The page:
Savings can be kept in a cash ISA, while various types of investments, from individual company shares to investment funds and government or corporate bonds, can be held in a stocks and shares ISA.

For the 2018/2019 tax year, your ISA allowance is £20,000, meaning that you can make payments of up to £20,000 into whichever ISAs you choose to hold, and there will be no income tax, capitals gains tax or dividends tax to pay on any returns generated on that amount.

This is, of course, particularly useful if you have exceeded your other allowance; your personal savings allowance, capital gains tax-free allowance and dividend allowance.

But even if you’re currently within your other allowances, it’s worth using your ISA allowance as the current rules protect the money within that wrapper in all future years as well (though these rules could be subject to change). With a flexible stocks and shares ISA (such as the one offered by Click & Invest) you can withdraw money from deposited in previous years and still lock the allowance (as long as you repay it in the same tax year). This means that if you maximised your ISA allowance for 2 years and then withdrew everything, you would still have the option of putting it all back in (in the same tax year) without losing any tax breaks.

At moderate growth of 5% a year, someone investing their full annual allowance of £20,000 over the course of the next decade would end up with ISA holdings worth more than £250,000 – roughly £50,000 of which would be made up of investment profits. If the whole amount was then withdrawn, there would be no tax to pay on that £50,000 at that point.

Outside a tax-efficient stocks and shares ISA, on the other hand, and assuming a capital-gains tax allowance of £12,000, around £38,000 of that profit would be taxable – for higher-rate income taxpayers, this would mean a bill of £7,600.

The amount of tax you stand to save in a stocks and shares ISA – such as a Click & Invest Stocks and shares ISA – depends primarily on the performance of your investments: the more growth you achieve, the more you will benefit from holding your assets inside an ISA.


6. Pension annual allowance

ISAs are not the only tax-efficient saving option. Money you contribute to your pension qualifies for tax relief, which means it is treated as if it comes out of your pre-tax earnings. If you’re a basic-rate taxpayer, therefore, every £80 you put into a pension is topped up by HMRC to £100. Higher-rate taxpayers can claim an additional 20% tax relief via the self-assessment system, while additional rate taxpayers can claim 25% in the same way. This means that you if you are a basic rate tax payer, for every £80 you put in, you will receive £100. For higher rate tax payers, for every £60 you put in you will receive £100.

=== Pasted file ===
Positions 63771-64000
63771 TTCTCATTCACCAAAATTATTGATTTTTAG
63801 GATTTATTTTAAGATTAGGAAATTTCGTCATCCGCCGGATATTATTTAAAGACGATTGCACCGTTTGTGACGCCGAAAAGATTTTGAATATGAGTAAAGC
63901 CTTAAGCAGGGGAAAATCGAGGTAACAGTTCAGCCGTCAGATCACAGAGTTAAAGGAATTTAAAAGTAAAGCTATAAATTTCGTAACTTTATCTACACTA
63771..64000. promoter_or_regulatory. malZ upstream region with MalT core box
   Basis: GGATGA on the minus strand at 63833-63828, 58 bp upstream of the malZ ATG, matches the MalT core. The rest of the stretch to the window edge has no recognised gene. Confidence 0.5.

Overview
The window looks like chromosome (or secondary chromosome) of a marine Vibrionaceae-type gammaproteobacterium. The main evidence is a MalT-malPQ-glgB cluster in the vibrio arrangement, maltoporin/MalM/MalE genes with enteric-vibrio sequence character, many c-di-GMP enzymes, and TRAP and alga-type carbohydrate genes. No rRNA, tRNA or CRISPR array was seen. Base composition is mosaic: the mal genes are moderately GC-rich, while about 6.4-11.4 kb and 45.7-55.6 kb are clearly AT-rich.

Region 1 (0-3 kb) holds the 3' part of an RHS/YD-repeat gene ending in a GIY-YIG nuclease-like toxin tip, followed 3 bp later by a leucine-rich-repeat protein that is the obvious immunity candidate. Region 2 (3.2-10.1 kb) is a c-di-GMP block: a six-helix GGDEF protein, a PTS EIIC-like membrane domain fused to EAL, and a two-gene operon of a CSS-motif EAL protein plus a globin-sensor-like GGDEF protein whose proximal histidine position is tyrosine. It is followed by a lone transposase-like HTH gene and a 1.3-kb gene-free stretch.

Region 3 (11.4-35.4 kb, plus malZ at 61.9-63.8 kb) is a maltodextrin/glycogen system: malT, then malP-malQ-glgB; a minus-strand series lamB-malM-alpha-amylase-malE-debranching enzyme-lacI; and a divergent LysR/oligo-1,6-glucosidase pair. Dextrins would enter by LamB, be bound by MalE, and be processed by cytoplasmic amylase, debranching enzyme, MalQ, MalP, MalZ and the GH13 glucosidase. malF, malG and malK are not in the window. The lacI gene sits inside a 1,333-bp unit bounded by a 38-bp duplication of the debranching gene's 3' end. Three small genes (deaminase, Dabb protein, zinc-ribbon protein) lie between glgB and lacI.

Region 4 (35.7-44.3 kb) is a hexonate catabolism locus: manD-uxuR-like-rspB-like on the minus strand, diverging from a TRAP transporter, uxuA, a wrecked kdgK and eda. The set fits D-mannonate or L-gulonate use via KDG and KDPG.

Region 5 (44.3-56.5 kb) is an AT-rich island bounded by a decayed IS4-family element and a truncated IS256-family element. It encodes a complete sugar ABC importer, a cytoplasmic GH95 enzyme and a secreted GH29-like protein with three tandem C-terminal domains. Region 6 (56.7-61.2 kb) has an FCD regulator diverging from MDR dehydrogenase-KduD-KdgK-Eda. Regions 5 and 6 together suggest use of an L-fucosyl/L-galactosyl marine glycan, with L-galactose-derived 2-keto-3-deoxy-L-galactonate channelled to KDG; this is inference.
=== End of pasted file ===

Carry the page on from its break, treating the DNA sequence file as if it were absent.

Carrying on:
There is an annual allowance of £40,000 pension contributions on which this relief is available – and you can’t claim tax relief on contributions that exceed your annual earnings.

Bear in mind though that, unlike an ISA, money in a pension is locked up until age 55 under current rules. Pension withdrawals after that age are counted towards your taxable income. It may be worthwhile to explore your personal pension allowances as you consider your tax breaks and your future

Using your tax-free allowances

You have until 5 April 2019 to use each of these allowances for the current tax year. You can’t carry your allowance forward into the new tax year, so if you don’t use it, you lose it.

Some of these allowances are applied to your tax bill automatically, but when it comes to ISAs and pensions, it’s your responsibility to make sure you’re using your allowance and claiming back any tax relief you’re entitled to – so make sure you’ve planned your contributions before the deadline.

If you don’t have an ISA and would like one, take a look at the Click & Invest Stocks and shares ISA to decide if it might be suitable for your needs.

All investment carries risk and it is important you fully understand these risks and are willing to accept them. You may get back less than you invested. The tax advantages of ISAs may change in the future and also depend on your individual circumstances.

Click & Invest are not authorised or regulated to provide tax, legal or accounting services. This material has been prepared for informational purposes only, and is not intended to provide, and should not be relied on for, tax, legal or accounting advice.

The information herein relates solely to UK regulations. You should consult your own tax, legal and or accounting advisors if you are unsure of your tax position.